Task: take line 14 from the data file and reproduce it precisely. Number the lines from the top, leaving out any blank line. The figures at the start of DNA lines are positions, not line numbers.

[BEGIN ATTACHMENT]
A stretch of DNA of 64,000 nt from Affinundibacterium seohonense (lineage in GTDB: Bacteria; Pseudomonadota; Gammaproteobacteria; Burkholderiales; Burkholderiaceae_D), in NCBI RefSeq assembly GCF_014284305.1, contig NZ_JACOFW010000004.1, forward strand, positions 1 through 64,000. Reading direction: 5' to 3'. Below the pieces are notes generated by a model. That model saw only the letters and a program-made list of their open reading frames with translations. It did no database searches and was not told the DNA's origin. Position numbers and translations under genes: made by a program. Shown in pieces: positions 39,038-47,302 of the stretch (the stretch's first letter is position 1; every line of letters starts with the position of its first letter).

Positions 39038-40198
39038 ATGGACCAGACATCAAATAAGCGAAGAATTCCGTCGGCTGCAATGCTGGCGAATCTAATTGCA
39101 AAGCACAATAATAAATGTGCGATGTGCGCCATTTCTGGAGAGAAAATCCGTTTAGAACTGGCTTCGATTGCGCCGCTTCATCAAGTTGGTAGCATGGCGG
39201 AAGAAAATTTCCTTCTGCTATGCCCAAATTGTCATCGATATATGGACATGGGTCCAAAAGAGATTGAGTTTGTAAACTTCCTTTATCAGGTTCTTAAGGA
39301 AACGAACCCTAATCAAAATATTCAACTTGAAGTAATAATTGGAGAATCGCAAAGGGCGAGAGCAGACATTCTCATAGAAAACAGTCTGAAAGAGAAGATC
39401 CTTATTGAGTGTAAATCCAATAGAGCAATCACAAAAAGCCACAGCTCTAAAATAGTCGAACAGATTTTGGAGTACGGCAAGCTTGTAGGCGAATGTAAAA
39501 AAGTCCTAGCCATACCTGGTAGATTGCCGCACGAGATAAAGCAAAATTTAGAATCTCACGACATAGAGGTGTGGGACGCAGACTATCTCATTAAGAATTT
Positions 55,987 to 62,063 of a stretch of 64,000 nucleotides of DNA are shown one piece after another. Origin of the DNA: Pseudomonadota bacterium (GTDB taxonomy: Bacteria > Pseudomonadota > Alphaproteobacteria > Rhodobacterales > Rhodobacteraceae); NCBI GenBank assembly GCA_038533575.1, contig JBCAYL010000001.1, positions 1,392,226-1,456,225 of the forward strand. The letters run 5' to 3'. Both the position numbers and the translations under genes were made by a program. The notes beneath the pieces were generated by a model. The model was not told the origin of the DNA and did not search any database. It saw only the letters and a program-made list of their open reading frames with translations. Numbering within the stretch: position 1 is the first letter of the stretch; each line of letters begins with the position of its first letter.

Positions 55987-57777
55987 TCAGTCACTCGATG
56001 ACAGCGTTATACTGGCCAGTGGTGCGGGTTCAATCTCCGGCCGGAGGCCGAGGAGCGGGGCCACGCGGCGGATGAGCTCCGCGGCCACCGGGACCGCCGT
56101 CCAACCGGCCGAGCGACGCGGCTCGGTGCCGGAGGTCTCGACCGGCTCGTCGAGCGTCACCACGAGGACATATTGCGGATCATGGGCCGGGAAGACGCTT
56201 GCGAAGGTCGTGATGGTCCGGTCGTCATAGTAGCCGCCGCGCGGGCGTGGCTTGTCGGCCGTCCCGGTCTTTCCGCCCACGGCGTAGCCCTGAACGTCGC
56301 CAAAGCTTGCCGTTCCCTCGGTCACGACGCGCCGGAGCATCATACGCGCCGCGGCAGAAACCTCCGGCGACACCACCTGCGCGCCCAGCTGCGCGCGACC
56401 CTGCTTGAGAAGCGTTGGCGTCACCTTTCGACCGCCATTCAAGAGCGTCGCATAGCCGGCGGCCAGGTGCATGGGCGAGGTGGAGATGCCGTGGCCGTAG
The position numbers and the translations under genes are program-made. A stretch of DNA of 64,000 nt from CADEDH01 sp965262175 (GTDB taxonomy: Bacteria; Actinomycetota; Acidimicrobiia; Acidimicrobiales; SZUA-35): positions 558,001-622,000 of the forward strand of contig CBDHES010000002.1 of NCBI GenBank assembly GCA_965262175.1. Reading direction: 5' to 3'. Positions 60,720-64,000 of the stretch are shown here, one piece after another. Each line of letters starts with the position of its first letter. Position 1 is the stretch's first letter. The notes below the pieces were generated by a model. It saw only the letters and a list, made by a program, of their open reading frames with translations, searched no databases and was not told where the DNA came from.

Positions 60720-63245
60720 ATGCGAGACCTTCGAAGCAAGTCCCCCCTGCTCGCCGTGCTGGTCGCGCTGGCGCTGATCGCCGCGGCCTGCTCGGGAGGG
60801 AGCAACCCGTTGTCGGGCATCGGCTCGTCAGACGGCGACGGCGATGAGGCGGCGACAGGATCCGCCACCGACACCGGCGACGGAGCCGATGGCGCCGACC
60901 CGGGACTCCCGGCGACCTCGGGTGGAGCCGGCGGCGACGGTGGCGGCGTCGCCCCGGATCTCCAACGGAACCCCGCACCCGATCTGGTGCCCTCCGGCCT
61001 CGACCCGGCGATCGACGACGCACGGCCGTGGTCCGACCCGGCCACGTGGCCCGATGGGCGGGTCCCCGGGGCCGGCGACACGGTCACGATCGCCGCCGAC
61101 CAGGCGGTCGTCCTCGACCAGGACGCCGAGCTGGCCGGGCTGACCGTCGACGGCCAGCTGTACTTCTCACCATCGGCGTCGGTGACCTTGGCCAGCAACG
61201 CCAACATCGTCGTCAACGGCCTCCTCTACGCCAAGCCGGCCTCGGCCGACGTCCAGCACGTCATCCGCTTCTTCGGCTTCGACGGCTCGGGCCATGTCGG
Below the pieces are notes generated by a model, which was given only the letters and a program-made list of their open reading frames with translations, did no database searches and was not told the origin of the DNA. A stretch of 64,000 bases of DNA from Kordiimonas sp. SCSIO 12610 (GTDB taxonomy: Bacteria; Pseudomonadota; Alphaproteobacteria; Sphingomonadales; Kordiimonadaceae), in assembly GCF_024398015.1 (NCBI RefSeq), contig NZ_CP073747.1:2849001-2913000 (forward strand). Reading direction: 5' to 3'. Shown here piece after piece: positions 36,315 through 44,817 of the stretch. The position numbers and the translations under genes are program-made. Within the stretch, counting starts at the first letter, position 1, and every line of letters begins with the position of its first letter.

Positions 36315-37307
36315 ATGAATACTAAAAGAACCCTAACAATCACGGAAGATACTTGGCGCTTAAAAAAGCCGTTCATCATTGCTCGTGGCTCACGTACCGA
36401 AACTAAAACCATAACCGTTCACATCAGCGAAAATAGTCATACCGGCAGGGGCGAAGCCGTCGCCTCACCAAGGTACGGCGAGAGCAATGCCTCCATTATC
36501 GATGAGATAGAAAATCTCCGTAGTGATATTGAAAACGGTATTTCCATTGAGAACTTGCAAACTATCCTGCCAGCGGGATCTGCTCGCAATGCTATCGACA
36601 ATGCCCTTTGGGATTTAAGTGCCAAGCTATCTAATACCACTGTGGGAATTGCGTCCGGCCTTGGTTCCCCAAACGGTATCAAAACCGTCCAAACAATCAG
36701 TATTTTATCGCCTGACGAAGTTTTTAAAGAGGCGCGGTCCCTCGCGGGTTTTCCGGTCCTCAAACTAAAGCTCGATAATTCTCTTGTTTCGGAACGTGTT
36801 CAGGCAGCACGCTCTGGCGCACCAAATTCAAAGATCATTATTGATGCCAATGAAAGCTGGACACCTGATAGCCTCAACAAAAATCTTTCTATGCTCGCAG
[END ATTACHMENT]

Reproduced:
56201 GCGAAGGTCGTGATGGTCCGGTCGTCATAGTAGCCGCCGCGCGGGCGTGGCTTGTCGGCCGTCCCGGTCTTTCCGCCCACGGCGTAGCCCTGAACGTCGC